Greatest Programming Experiences;
-Learning to start small. My first project(finished) was a Tic-Tac-Toe game....small right? It should have been, but by the end it had single player, 2 player and a full networked multiplayer version. The problem with this is, I did not know anything when I brought the original 2 player version over form a console (DOS not X-Box, etc) version. So this project took over 6months to complete (not working on it everyday but it took a long time).
-Don't jump right into 3D. For me, my latest math class was Grade 11 Functions, so when I tried to write my first game; a FPS (see point one as well) it took me weeks of working on it all day to just get a few models on the screen correctly and than trying to program camera controls, without the math...eeek. Needless to say I was very discouraged and stopped all game related development for months. After a long time I came back and realized the downfalls. 1)I started too big. 2)I did not know anything other than how to PLAY a FPS and 3)I really needed to learn a lot before I could do this. As much as (I thought) I didn't like 2D, I jumped to it. Now I can write a fairly simple 2D game in a couple of weeks and it feels great to finish projects and see things come together.
-People always say do not write engines, write games. To an extent I fully agree, but personally for me jumping right onto an Engine, I didn't feel like I was learning anything. I than started to write my own engine (if you could call it that). Let me clarify though, my engine was not really for other people to use or even me if I was going commercial, it was to learn the different building blocks of an engine, how they work, what even defines an engine. Doing this, I learnt a huge amount about game development and now feel like I could use someone's engine and actually have a rough idea of what is going on.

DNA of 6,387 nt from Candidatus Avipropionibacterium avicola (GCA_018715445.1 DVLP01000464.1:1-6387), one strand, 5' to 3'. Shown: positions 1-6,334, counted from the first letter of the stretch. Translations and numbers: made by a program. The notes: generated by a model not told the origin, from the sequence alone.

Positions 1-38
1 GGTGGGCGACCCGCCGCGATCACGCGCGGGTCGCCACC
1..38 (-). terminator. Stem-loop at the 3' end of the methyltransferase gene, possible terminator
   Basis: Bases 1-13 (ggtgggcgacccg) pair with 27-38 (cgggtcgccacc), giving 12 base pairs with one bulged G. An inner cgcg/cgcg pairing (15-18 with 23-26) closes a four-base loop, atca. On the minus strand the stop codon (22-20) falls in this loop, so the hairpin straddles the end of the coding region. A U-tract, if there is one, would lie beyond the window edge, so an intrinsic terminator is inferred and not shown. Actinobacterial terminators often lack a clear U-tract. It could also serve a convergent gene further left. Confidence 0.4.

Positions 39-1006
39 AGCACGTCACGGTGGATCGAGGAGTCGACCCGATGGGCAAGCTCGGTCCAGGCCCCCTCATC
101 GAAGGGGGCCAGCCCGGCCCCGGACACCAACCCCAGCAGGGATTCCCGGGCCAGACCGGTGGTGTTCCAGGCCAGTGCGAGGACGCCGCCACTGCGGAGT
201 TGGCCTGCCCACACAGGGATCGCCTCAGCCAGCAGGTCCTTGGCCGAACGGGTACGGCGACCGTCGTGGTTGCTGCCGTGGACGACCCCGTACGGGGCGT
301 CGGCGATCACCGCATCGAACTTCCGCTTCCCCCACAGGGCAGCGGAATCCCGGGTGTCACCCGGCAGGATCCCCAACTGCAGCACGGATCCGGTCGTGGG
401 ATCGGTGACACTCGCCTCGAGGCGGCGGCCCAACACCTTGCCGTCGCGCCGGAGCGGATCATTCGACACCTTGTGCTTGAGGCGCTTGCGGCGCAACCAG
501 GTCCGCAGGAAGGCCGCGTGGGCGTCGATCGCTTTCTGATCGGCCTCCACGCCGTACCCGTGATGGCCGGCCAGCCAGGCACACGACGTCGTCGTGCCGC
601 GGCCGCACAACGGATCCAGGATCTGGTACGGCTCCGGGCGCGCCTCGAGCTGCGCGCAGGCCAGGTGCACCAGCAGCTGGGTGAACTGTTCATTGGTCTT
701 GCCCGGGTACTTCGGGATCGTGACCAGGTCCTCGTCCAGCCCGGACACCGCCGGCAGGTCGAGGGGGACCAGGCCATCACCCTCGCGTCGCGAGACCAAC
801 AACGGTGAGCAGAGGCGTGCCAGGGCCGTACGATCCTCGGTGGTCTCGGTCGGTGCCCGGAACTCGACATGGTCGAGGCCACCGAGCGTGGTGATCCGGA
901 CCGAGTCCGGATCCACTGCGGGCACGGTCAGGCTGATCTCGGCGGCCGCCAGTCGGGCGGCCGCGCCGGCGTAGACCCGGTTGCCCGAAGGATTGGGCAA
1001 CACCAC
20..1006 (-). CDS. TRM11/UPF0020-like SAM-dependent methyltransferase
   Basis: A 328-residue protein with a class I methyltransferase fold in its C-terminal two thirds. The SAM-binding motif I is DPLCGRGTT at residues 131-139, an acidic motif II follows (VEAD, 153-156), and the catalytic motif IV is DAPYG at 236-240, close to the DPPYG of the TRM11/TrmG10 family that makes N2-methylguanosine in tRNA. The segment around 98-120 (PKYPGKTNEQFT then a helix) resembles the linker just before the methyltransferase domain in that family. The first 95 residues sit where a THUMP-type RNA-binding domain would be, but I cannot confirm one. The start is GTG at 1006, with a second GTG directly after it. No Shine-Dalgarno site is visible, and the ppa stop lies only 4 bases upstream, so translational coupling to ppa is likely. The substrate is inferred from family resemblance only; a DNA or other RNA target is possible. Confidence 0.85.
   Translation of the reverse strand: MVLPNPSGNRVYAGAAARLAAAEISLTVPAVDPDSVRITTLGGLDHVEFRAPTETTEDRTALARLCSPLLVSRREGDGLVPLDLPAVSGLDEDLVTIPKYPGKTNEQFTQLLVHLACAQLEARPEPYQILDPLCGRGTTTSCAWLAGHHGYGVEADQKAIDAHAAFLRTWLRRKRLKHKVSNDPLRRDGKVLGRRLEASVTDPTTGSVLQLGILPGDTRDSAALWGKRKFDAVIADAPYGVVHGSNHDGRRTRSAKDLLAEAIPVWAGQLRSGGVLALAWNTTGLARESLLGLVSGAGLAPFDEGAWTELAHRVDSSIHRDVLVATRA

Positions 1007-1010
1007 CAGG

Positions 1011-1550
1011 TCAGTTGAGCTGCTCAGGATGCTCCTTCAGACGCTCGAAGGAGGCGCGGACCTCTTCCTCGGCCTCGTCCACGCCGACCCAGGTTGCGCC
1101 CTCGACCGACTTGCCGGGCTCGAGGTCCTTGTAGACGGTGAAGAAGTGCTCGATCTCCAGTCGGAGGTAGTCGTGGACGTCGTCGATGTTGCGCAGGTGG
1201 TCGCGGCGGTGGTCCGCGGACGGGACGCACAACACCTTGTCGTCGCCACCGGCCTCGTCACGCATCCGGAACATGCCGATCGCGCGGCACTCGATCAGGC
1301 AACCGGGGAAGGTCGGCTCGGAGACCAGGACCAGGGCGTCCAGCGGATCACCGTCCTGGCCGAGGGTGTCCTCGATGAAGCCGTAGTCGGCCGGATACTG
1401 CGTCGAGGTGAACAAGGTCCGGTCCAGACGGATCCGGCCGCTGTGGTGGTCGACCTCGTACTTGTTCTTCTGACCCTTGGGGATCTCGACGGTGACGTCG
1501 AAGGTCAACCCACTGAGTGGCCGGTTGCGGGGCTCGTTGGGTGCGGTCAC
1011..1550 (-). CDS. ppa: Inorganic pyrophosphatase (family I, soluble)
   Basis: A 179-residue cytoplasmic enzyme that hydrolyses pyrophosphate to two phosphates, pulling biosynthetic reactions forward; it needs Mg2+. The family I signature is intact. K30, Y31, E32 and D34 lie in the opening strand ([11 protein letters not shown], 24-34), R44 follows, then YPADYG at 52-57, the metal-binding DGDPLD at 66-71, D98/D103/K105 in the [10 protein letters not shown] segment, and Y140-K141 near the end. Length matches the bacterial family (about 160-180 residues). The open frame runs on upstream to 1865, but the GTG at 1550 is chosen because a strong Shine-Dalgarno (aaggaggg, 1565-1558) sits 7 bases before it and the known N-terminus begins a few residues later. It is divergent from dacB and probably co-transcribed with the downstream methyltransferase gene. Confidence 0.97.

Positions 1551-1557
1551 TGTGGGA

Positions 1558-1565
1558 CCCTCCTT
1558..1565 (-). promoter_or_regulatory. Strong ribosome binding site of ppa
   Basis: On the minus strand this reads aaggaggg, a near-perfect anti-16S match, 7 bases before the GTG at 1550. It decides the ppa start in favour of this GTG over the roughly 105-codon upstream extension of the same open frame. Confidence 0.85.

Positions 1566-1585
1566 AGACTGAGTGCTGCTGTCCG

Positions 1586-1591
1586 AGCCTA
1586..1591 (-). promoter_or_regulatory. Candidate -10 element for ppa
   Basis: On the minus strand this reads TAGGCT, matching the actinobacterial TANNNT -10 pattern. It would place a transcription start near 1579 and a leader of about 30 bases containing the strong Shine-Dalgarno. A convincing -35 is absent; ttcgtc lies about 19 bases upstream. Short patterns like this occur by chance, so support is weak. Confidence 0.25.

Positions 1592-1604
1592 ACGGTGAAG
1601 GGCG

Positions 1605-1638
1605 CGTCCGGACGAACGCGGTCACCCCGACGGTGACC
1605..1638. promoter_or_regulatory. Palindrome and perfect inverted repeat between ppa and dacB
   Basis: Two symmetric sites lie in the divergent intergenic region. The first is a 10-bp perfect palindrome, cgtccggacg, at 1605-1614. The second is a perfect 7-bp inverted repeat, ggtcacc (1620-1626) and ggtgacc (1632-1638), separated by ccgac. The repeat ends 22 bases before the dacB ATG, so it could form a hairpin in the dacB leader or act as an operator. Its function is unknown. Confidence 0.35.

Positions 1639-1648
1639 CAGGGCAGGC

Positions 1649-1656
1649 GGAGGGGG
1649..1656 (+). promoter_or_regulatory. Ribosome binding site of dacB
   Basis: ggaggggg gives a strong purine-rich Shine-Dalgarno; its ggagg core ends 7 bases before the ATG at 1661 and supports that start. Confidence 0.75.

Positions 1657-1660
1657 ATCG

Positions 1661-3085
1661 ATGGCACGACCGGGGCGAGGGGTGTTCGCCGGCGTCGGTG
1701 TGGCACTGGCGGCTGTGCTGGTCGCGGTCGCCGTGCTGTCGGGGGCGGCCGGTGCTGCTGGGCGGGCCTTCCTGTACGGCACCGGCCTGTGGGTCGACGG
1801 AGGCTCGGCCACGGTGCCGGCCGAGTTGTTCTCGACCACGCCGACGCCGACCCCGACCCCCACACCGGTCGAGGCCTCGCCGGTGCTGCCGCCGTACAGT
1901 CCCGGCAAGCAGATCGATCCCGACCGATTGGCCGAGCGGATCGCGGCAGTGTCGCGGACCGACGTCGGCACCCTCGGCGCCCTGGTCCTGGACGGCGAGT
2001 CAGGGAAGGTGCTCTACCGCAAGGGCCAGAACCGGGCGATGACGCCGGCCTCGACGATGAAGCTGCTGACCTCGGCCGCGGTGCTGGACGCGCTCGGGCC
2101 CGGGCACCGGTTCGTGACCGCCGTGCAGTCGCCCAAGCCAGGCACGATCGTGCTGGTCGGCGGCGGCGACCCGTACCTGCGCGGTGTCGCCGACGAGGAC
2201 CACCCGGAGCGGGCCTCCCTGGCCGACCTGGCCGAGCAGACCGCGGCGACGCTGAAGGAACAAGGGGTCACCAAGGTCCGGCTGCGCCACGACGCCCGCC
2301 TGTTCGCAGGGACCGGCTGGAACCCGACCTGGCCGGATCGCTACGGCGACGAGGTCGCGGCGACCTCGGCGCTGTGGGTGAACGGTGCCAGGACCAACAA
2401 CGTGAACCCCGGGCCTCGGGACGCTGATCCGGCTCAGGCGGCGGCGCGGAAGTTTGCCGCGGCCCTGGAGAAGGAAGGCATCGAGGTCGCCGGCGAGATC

-Have a plan. I used to just jump right into games but the problem was that I could (kindof?)get a game done but there was a lot of frustration about where I was going with things, and it was very easy to loose motivation because I had no proof of what was done. Now every project has a GameNote.txt file. In that note it has my milestones and intentions of the project. An example can be seen below.
Game Note Example:
White boarding - this step is where I brainstorm all of objects required (of course I never get ALL of them but most) and roughly their member variables and support methods they will have (all in psuedo code, not actually writing implementations for methods).
Modeling the objects - This is where I actually create files and the basic model's outlines (variables they will need, support methods).
Render main menu -I always like to get the main menu up and running right away, so you initially have something done and working
Implement the game states -This is handling the transition from menus and what not
Render the main play area -Whether this is a Tic-Tac-Toe board or chess it doesn't matter its all the same.
Write game play -this is usually broken into several steps depending on the size of the game (such as catch keyboard input, keyboard input, placement algorithms, etc)
Render the HUD
A note about this simple template is that you can add in as many steps as you want and break down all the tasks however you want, but the purpose is to have a road map but also if you start to feel unmotivated, you can look at this and say "Wow, I already have this, this, and this done". For me this model for writing games is working very well. Keep in mind I only write little games at this time as I am still a beginner.
I am like just about every other developer, we do not like to plan, we like to just jump right in. But the truth is, that if you take the time to push through as much planning as you can up front, your overall development will be a lot faster and you will have a cleaner implementation.